A Brief History of Seven Killings Themes & Motifs

Marlon James
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Fatalism

The attitude taken by many of the characters in this novel is very fatalistic, meaning they don’t believe there is anything they can do to change the path their lives will take. This idea of fatalism is seen in a phrase first used by Sir Arthur George Jennings then echoed by characters throughout the novel. When talking to reporter Alex Pierce, the inmate Tristan Phillips tells Pierce quite plainly that he believes there is nothing people like him can do to change the way their lives will turn out.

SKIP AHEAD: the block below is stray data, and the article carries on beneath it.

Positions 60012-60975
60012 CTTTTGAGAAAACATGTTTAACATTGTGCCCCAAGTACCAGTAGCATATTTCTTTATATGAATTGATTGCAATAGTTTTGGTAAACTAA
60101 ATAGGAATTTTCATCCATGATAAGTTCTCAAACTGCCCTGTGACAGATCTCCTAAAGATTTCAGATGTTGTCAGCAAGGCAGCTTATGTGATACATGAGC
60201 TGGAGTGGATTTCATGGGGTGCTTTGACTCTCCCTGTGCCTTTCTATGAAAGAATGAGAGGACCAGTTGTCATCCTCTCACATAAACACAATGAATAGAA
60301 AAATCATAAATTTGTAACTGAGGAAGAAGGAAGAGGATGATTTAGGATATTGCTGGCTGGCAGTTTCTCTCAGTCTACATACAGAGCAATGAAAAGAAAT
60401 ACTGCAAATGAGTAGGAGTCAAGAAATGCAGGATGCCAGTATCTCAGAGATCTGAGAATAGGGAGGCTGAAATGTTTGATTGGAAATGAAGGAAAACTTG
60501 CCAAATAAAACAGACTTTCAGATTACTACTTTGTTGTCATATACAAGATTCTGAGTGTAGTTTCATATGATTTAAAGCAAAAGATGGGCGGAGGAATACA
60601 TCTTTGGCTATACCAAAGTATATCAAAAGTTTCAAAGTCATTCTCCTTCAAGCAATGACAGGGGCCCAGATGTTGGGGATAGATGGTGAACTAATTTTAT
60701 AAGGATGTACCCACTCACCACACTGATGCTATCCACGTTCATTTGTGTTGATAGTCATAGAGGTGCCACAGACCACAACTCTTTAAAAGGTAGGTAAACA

Jennings opens the idea of fatalism in the novel when he first flips around the common phrase “wait and see” to “see and wait.” Since Jennings is dead it makes sense that he believes he can not do anything to change the course of his life or the course of the events that he sees playing...

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This section contains 2,432 words
(approx. 7 pages at 400 words per page)
Buy the A Brief History of Seven Killings Study Guide
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